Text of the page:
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Friday, September 11, 2009

Accept: Objection Overruled


1) Objection Overruled; 2) I Don't Wanna Be Like You; 3) Protectors Of Terror; 4) Slaves To Metal; 5) All Or Nothing; 6) Bulletproof; 7) Amamos La Vida; 8) Sick, Dirty And Mean; 9) Donation; 10) Just By My Own; 11) This One's For You.

The little blunder is over: Reece is out, Udo is back, having lost neither his honour nor his powers: six years without Accept haven't impacted his singing in the least (actually, he'd been doing pretty much the same old thing with his own band, U.D.O.). Nor has anything else been impacted: Objec­tion Overruled sounds as if neither hair metal nor grunge ever happened. Just more of the old supertight metallic rock'n'roll, crisply produced and sounding quite close to you, without the echoey effects of Metal Heart; as if the Metal Gods finally decided to come down from above and have fun with their fans on the small stage of a local bar — without ever forgetting that they're Gods and the fans are scum in their faces, though.

As far as "reunion" efforts go, Objection Overruled is excellent, and since no one expects any more musical revolutions from Accept anyway, perfectly enjoyable as simply more classy mate­rial from these guys — classy and uncompromising. Brutal riffs, catchy choruses, passion and power above pathos, and Udo and Hoffmann battling for attention as usual. There are misfires: the power ballad 'Amamos La Vida' is somewhat boring, the marching anthem 'All Or Nothing' is somewhat silly, and the instrumental 'Just By My Own' is somewhat excessive. But if we are studying Accept in chronological order, this little weakness they have for over-the-top ballads and anthems is well-known to us, and as long as it doesn't overwhelm the album, it's possible to live with it like it's possible to live with a hump on your shoulders or smallpox traces on an other­wise beautiful face.

On the other hand, the rockers are a ton of fun — like the title track, where Udo pleads not guilty to an unforgiving chorus jury of his guitar players over blinding speed riffs, or like the traditional fuck-you hate peon of 'I Don't Wanna Be Like You', or the double-edged macho slash of 'Protec­tors Of Terror' (that's them others) and 'Slaves To Metal' (that's the band).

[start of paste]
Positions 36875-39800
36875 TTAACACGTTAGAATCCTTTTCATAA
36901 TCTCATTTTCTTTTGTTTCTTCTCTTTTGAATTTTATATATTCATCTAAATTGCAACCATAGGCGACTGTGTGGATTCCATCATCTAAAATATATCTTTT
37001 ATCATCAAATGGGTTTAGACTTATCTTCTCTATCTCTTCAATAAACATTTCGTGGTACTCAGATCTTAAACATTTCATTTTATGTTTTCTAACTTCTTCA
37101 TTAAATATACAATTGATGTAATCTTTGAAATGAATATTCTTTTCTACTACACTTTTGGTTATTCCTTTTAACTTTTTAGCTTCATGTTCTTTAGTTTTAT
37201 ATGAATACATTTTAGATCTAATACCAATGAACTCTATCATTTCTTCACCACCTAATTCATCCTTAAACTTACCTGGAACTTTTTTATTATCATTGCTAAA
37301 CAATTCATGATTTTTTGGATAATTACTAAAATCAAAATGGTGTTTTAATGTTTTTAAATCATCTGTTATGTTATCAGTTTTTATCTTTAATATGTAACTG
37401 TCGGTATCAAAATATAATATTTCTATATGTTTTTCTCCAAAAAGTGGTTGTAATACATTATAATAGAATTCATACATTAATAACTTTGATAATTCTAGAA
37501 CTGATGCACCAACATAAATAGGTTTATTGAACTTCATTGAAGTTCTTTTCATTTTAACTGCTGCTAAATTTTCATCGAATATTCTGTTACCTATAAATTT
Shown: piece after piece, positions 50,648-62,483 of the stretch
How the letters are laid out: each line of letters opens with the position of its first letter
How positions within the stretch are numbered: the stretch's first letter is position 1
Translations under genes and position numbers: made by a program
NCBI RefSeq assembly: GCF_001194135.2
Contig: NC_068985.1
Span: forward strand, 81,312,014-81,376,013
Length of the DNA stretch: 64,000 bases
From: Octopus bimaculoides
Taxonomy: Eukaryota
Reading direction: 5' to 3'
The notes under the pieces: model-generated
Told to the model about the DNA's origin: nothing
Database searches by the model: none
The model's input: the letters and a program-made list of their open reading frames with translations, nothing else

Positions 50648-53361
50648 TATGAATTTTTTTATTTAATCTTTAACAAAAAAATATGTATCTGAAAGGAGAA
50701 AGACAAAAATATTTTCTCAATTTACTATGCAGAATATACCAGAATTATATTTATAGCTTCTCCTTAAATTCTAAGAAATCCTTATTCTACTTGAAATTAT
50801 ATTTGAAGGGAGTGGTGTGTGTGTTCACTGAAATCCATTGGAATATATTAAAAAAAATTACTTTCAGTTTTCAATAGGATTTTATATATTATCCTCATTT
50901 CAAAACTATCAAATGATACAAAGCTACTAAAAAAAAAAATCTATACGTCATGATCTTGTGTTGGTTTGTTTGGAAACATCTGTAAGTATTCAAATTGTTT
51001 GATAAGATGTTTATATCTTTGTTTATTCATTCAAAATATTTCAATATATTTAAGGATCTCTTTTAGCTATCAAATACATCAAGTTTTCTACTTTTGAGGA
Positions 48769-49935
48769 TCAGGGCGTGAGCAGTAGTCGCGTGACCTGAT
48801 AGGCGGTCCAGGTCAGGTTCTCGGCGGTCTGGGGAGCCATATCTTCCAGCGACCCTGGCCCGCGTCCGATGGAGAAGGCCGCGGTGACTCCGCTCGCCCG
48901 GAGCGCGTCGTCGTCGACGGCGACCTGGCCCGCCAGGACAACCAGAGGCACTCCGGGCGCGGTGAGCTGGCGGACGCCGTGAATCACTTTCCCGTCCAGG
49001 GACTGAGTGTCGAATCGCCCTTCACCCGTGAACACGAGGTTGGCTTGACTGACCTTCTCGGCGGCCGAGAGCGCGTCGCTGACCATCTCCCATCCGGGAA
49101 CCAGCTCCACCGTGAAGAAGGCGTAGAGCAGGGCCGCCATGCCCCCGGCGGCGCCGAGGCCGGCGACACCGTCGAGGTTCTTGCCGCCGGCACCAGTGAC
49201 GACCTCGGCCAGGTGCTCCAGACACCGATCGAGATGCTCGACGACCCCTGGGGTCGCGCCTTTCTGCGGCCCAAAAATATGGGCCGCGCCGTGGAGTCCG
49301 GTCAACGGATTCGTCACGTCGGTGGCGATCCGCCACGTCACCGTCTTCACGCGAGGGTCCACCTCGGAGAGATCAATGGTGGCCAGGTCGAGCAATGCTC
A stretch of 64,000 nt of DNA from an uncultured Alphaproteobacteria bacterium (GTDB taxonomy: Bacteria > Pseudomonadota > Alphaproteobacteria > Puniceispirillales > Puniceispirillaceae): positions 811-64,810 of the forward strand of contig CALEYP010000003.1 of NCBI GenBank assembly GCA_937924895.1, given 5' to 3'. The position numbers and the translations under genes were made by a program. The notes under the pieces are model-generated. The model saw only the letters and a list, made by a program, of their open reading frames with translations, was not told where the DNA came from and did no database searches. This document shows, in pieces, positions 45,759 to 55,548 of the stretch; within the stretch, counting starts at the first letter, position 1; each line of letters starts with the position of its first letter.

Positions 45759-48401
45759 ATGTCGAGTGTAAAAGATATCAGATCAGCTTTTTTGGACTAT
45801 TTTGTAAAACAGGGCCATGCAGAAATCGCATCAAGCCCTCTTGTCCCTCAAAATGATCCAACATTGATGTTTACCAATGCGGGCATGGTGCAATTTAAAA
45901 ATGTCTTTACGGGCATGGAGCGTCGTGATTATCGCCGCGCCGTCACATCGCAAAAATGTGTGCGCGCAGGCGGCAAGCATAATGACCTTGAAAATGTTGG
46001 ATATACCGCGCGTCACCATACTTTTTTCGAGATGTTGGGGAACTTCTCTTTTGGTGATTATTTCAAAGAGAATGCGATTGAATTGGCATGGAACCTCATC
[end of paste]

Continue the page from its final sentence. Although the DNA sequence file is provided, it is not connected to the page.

A minor surprise is 'Donation' — which sounds exactly like prime time AC/DC in terms of lyrics, music, and singing; although I'm not sure, I think it was consciously intended as a tribute to the band, given the line 'there she was, shaking more than my foundation' (cf. AC/DC's 'Shake Your Foundations'). Actually, ano­ther nod to their Aussie brethren can be found on 'I Don't Wanna Be Like You', whose main riff bears an uncanny similarity to 'Sin City' and whose lyrics include lines like 'the walls can be shaking, the earth could be quaking'. This may be upsetting to people who prefer Accept as a much more refined, and maybe even much deeper, version of AC/DC, but there's no question that the German band, from the start, owed quite a bit to the Young brothers, and I find nothing wrong about doing a song or two directly in the AC/DC style, especially if they do it well, which they do. No one would probably want to see them put out another Eat The Heat instead — right?

Of course, they already sound a bit out of time, no longer as sincerely menacing as before, but time slowly levels these effects, and for today's listeners, Objection Overruled may easily kick as much ass as Balls To The Wall. My rock'n'roll heart was perfectly happy with it, anyway, and thumbs up were always guaranteed.

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